Once we have all devices communicating either on the same open protocol network or via web server, it’s a matter to program the systems’ inter-operability. What this means, is to program the exchange of relevant data between the systems. We want data that is useful, not junk, for effective integration. An example; when the EMS sees a set point of power consumption exceeded and the outside air temperature is within limits (as sent from the BMS), the compressors are delayed to start (the EMS flags the BMS to activate the delay part of the code for the A/C unit). There are literally infinite strategies like this, the only limitation is our imagination to solve the challenge.
The EMS and the BMS to be effective need the ability to trend log, if a system doesn’t have this. Its either very obsolete or something you should run away from…..soon as possible.
Metering and sub metering:
Lets assume the EMS is installed, all this data from different electrical energy meters is now available, what now? What do we do with this data?
There are two options, the first, is to add an additional software package the will display graphs that are programmed to show you relevant information via the IP address. The programming of these graphs is critical to their usefulness. There is no point producing the graphs without a comparison or verification bench mark to see results are occurring, to see the strategies are delivering data which verifies the return of investment of the strategies. Ultimately, the results reflect in the power bill and the Nabers rating of the building, ideally the FM (or supplier) should be tracking energy usage in-line with the strategies.
The second option is to export the EMS data to excel or similar program. The Energy Meters can be separately exported to your excel file. Contact your energy supplier as they can e-mail a daily power usage in excel form to you showing not just the power consumption per feed but the power factor also (this is a whole other discussion about power factor, but if your is not near parity do something about it.)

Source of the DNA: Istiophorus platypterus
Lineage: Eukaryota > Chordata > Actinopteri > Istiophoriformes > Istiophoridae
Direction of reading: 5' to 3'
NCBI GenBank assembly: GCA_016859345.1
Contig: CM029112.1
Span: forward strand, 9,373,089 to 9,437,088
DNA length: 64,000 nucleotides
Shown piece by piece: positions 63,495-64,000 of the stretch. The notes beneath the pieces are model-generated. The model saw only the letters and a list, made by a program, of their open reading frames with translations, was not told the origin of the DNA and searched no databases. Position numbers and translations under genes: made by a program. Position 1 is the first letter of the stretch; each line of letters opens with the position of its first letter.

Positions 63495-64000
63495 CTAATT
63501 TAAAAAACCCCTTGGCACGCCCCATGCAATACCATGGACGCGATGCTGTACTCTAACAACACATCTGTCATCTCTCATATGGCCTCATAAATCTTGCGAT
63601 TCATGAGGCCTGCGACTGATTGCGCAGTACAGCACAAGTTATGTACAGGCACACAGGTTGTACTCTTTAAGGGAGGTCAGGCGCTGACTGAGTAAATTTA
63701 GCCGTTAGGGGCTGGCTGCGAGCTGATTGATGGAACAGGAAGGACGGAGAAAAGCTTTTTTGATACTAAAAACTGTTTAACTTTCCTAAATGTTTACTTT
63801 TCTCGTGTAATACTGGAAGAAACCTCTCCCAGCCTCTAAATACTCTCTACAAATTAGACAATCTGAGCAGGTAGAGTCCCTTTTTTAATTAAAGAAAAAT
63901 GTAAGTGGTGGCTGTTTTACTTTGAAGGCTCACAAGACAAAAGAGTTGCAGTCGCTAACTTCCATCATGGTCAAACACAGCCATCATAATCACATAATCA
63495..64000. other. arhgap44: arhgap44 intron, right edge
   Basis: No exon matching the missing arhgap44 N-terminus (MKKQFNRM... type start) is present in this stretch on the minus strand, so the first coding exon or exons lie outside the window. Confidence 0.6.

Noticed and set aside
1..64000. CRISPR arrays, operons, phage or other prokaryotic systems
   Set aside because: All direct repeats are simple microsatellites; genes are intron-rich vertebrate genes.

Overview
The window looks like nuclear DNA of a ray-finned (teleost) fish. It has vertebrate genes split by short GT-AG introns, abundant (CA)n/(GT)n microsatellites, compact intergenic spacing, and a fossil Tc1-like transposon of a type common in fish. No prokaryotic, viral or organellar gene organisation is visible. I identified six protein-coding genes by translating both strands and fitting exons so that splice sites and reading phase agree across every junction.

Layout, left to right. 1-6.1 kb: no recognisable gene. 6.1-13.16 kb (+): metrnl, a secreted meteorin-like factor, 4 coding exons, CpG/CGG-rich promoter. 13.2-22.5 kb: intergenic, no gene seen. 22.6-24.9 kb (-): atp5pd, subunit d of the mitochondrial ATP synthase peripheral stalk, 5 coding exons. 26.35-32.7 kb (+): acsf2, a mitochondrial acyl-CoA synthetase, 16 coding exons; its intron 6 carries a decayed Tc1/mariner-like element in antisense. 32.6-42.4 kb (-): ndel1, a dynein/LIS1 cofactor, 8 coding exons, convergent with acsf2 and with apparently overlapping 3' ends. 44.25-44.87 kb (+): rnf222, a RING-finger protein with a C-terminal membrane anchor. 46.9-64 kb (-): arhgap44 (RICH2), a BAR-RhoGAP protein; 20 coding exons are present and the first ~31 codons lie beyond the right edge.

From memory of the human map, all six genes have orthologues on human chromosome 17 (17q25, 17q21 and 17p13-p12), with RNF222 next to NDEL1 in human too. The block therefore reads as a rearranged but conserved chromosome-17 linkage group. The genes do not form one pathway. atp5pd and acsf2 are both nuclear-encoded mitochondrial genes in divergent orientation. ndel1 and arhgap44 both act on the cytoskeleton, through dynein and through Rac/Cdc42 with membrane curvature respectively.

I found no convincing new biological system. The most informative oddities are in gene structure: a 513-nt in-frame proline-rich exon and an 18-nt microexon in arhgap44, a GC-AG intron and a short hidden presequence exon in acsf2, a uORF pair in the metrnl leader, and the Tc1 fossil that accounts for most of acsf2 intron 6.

Interrogate the BMS for outside air temperature, room temperature and other data trend logs and export these to excel. Bring these files together and using your expert excel skills you can interrogate the data to see where you can make improvements.
The time to do this might not be available, if your BMS and your EMS is well set up with trend logs, it just a matter of training the building Manager or use an external supplier (like us, sell sell sell) to help out.
Other System Integration advantages:
Systems integration on site can provide a proactive opportunity for the building Management, for example, the BMS is interfaced into the vertical rise system, a fault has developed in one of the cars and its 7:00am. The System sends an e-mail to the FM’s phone (who is at the Café ordering his designer skinny soy latte’) the FM has a pre-set e-mail broadcast to all tenants to let them know the FM is aware of the problem and the service supplier has been notified to rectify the situation. No nasty calls to the Building Manager, the supplier is on their way, and the tenants see a proactive building management company. (for sake of discussion, the cost to implement something like this would be circa $5000 subject to the site system).
There is an additional benefit for adding value with the sub-metering and that is NABERS looks favorably upon this when an assessment is completed, for more information about this, please contact NABERS.
A final Note that might save you money:
We talked about the market and the number of vendors earlier in our article, Your existing System might be with a large vendor and there is a “feeling” of either loyalty or captivity with that vendor.
There are a lot of system vendors, big and small, that can offer great services and competitive pricing for your existing system and new systems, both BMS and EMS. This is whole point of open protocol Systems, to open up to the market and negate the single vendor captivity. In Sydney alone there is at circa 35 control and EMS vendors. How many have you called?
Forte Asset Services